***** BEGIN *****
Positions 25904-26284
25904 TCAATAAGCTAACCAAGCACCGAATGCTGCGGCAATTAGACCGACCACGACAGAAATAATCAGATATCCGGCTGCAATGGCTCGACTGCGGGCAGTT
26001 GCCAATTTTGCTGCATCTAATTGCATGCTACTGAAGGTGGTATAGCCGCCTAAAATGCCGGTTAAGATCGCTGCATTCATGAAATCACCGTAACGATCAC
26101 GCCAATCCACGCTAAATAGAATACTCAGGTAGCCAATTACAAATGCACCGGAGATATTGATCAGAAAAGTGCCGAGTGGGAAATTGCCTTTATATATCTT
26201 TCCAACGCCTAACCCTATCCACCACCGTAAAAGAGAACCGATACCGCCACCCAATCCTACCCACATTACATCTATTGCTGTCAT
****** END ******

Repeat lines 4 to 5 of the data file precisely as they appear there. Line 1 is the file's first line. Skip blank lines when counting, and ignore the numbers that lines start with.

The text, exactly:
26101 GCCAATCCACGCTAAATAGAATACTCAGGTAGCCAATTACAAATGCACCGGAGATATTGATCAGAAAAGTGCCGAGTGGGAAATTGCCTTTATATATCTT
26201 TCCAACGCCTAACCCTATCCACCACCGTAAAAGAGAACCGATACCGCCACCCAATCCTACCCACATTACATCTATTGCTGTCAT